American Society of Regional Anesthesia and Pain Medicine May 2015 - (Page 6)
Editorial - in Nabil's Corner
The Value Within
What has ASRA done for
You may have asked yourself this
question in an attempt to explore the
benefits of membership. I know I did!
For me, in addition to all the
educational service offerings,
ASRA is the community I belong to,
where others and I speak the same
Nabil Elkassabany, MD, MSCE
language, have similar interests,
Editor, ASRA News
and can discuss how to improve the
service we provide to our patients. I have been able to connect
to mentors who volunteer their time, effort, and advice in a very
For the past 3 years, Edward Mariano and a team of dedicated
individuals have brought the ASRA News to a new frontier and
made it an interesting read
for all ASRA members. The
newsletter has become a
window through which we
can discuss issues that are
sometimes beyond the scope
of traditional scientific and
academic periodicals. It has
become a venue where we can
shed light on current events and
topics of interest to our readers.
I kept going back and forth about what I wanted to share with
you. One of the main themes that I believe in as a physician
specializing in regional anesthesia and acute pain medicine is
that the value of what we offer to our patients goes beyond the
needling techniques and the skill set we develop through training
and practice. As one of my mentors, Andre Boezaart, once said,
"A block is not a one-night stand, it is a ring you put around your
finger." It may be a simple metaphor, and for sure may generate
some laughter if you are giving a lecture or a presentation, but its
content and meaning are deep. It speaks to the commitment we
make to our patients to improve their perioperative experience.
This sense of commitment is what we need to teach our residents
and fellows. It also emphasizes the importance of planning for
the whole continuum, from the perioperative period and beyond.
An integral part of the service we offer should be follow-up and
data collection. Highlighting the patients' perspective and how
they perceive our care should be a major focus of research and
academic pursuit. It is incumbent on us to define the value of what
we do, spread this message, and talk about it in different settings.
These goals are more important now than ever, especially in the era
of the "pay for performance" and
Hospital Consumer Assessment of
Healthcare Providers and Systems,
in which patient satisfaction is a
benchmark for the quality of care
"I am looking forward to hearing
your comments, ideas, and
suggestions on how to improve on
your ASRA newsletter and how to
take it to the next level."
You can imagine that Ed, with
his attention to detail and his tireless effort, is definitely a hard
act to follow. The good news is that he and the newsletter team
have set up a system that we can leverage to bring this product to
you on time, every time. I am privileged to take over the position
of Editor of ASRA News with such an outstanding newsletter team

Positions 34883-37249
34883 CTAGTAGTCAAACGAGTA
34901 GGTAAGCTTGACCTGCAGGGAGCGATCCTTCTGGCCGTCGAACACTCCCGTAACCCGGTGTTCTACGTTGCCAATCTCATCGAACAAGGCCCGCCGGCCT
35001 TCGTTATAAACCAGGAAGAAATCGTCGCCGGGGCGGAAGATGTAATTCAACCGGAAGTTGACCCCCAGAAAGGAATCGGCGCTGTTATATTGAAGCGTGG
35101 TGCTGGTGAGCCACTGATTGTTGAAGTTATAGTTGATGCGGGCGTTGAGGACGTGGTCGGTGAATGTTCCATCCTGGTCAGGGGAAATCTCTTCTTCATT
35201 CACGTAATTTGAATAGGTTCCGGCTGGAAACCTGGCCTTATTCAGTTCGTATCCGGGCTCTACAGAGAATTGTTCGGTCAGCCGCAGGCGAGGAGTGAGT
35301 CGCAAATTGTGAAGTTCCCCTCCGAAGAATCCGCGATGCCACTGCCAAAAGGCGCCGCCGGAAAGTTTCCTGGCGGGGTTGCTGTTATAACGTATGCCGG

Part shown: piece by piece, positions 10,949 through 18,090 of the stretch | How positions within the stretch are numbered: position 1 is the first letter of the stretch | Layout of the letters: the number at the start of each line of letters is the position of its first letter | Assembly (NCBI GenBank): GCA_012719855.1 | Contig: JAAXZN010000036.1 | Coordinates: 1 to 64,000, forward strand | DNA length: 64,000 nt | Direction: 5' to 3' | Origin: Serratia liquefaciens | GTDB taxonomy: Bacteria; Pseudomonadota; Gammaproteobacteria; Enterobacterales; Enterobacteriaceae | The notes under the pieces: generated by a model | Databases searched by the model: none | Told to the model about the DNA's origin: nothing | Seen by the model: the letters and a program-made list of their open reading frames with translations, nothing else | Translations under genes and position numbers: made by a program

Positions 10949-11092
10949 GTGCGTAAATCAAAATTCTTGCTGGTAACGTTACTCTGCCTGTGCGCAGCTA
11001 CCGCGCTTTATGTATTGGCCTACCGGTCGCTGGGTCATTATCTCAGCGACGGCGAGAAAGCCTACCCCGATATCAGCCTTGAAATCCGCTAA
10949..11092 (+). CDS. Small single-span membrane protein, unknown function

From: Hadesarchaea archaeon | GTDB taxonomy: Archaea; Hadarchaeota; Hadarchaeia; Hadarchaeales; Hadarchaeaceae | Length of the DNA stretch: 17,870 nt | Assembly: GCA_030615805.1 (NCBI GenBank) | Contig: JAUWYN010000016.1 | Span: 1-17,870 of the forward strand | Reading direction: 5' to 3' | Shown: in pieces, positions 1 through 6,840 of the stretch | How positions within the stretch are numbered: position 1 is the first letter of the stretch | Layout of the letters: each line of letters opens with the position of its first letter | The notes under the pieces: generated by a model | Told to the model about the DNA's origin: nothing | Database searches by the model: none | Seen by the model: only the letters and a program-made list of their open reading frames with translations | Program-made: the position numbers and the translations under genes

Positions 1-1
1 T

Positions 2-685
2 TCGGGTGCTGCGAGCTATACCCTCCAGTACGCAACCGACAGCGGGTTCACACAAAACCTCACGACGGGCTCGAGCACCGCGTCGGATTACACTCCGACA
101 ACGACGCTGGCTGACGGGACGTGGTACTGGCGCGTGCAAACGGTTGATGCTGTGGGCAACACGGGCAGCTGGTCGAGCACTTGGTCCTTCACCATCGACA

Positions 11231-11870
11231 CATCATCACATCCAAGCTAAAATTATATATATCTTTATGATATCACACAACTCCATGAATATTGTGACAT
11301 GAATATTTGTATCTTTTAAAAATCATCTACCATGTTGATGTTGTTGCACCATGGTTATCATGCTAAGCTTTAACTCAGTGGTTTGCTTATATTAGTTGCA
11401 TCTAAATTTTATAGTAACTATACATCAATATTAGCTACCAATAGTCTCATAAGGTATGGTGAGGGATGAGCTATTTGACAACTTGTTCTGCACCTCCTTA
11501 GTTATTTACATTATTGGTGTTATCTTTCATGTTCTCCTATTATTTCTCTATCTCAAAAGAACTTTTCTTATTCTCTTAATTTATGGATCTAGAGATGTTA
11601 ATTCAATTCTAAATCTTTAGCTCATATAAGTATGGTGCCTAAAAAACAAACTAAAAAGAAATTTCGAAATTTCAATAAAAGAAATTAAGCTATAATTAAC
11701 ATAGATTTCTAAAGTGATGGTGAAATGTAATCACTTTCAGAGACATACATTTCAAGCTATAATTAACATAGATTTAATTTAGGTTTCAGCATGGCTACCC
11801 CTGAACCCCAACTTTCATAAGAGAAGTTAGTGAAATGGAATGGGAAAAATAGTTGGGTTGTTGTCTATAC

in place. I would like to give credit to Steve Orebaugh and Kevin
Vorenkamp, section editors for regional anesthesia and chronic
pain, respectively. Both of them have made my transition to the new
role easy and seamless. I also want to welcome Melanie Donnelly
to the leadership team of the newsletter as she takes over the role
of the section editor for regional anesthesia as Steve's term ends.
I am hoping we can keep the newsletter's success streak going and
continue to present material you are interested in and look forward
to. Above all, I am looking forward to hearing your comments, ideas,
and suggestions on how to improve on your ASRA newsletter and
how to take it to the next level.
Admittedly, writing my first editorial for ASRA News was a struggle.
In this issue of ASRA News, we
bring to you a couple of timely
articles discussing the use of
regional analgesic techniques
outside the realm of conventional
surgical indications. The first article
discusses the use of regional analgesic techniques for treating
pain related to rib fractures, and the second explores the emerging
role of peripheral nerve blocks in palliative care. Both articles add
another dimension to the potential value we bring to patients as a
As the subspecialty of regional anesthesiology and acute pain
medicine evolves along the path of fellowship accreditation,
we can look back and learn from the experiences of its older
"brother"-pain medicine. Magda Anitescu and David Walega
take us through the evolution of the fellowship-matching process.
On another front, we present to you the cutting-edge research on
how pharmacogenetics plays a role in patient responses to certain
opioids and pain management strategies.
Last but not least, Matthew Kaufman writes about his rather
controversial case series published in 2013 in which he reports
on the association between interscalene blocks and chronic
diaphragmatic dysfunction. In his newsletter article, he discusses
American Society of Regional Anesthesia and Pain Medicine
Table of Contents for the Digital Edition of American Society of Regional Anesthesia and Pain Medicine May 2015
Pharmacogenetics in Monitoring of Chronic Pain Patients: Are We There Yet?
Phrenic Nerve Injury and Interscalene Nerve Block: Have We Learned Anything From the Surgical Treatment of Over 150 Cases of Diaphragmatic Paralysis From Multiple Etiologies?
An Exercise in Negotiation: The Success of the Pain Medicine Fellowship Match
Regional Analgesia for Patients with Acute Rib Fractures
Application of Regional Anesthetic Techniques for Cancer Pain
American Society of Regional Anesthesia and Pain Medicine May 2015